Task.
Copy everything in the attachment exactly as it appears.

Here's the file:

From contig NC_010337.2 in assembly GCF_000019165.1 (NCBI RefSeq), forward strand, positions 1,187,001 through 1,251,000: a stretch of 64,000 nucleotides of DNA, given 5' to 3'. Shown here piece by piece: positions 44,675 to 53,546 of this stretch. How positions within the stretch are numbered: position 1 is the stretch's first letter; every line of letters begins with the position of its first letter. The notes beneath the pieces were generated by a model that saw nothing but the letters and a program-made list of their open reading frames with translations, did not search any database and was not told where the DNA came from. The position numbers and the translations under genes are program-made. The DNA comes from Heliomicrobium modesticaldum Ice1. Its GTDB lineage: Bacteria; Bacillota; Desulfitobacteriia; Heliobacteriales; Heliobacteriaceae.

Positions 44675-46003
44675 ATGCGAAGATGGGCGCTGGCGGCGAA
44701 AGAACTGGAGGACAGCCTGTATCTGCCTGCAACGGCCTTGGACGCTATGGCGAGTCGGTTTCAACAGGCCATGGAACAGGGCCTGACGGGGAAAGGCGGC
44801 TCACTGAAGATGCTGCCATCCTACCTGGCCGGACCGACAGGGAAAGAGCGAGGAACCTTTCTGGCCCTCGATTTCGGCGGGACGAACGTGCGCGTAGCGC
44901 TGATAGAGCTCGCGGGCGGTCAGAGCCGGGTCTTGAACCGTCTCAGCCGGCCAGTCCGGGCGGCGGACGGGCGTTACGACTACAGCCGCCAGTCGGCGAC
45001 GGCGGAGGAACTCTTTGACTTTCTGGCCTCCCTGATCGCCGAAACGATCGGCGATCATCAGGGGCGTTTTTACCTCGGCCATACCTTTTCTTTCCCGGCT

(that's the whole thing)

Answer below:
From contig NC_010337.2 in assembly GCF_000019165.1 (NCBI RefSeq), forward strand, positions 1,187,001 through 1,251,000: a stretch of 64,000 nucleotides of DNA, given 5' to 3'. Shown here piece by piece: positions 44,675 to 53,546 of this stretch. How positions within the stretch are numbered: position 1 is the stretch's first letter; every line of letters begins with the position of its first letter. The notes beneath the pieces were generated by a model that saw nothing but the letters and a program-made list of their open reading frames with translations, did not search any database and was not told where the DNA came from. The position numbers and the translations under genes are program-made. The DNA comes from Heliomicrobium modesticaldum Ice1. Its GTDB lineage: Bacteria; Bacillota; Desulfitobacteriia; Heliobacteriales; Heliobacteriaceae.

Positions 44675-46003
44675 ATGCGAAGATGGGCGCTGGCGGCGAA
44701 AGAACTGGAGGACAGCCTGTATCTGCCTGCAACGGCCTTGGACGCTATGGCGAGTCGGTTTCAACAGGCCATGGAACAGGGCCTGACGGGGAAAGGCGGC
44801 TCACTGAAGATGCTGCCATCCTACCTGGCCGGACCGACAGGGAAAGAGCGAGGAACCTTTCTGGCCCTCGATTTCGGCGGGACGAACGTGCGCGTAGCGC
44901 TGATAGAGCTCGCGGGCGGTCAGAGCCGGGTCTTGAACCGTCTCAGCCGGCCAGTCCGGGCGGCGGACGGGCGTTACGACTACAGCCGCCAGTCGGCGAC
45001 GGCGGAGGAACTCTTTGACTTTCTGGCCTCCCTGATCGCCGAAACGATCGGCGATCATCAGGGGCGTTTTTACCTCGGCCATACCTTTTCTTTCCCGGCT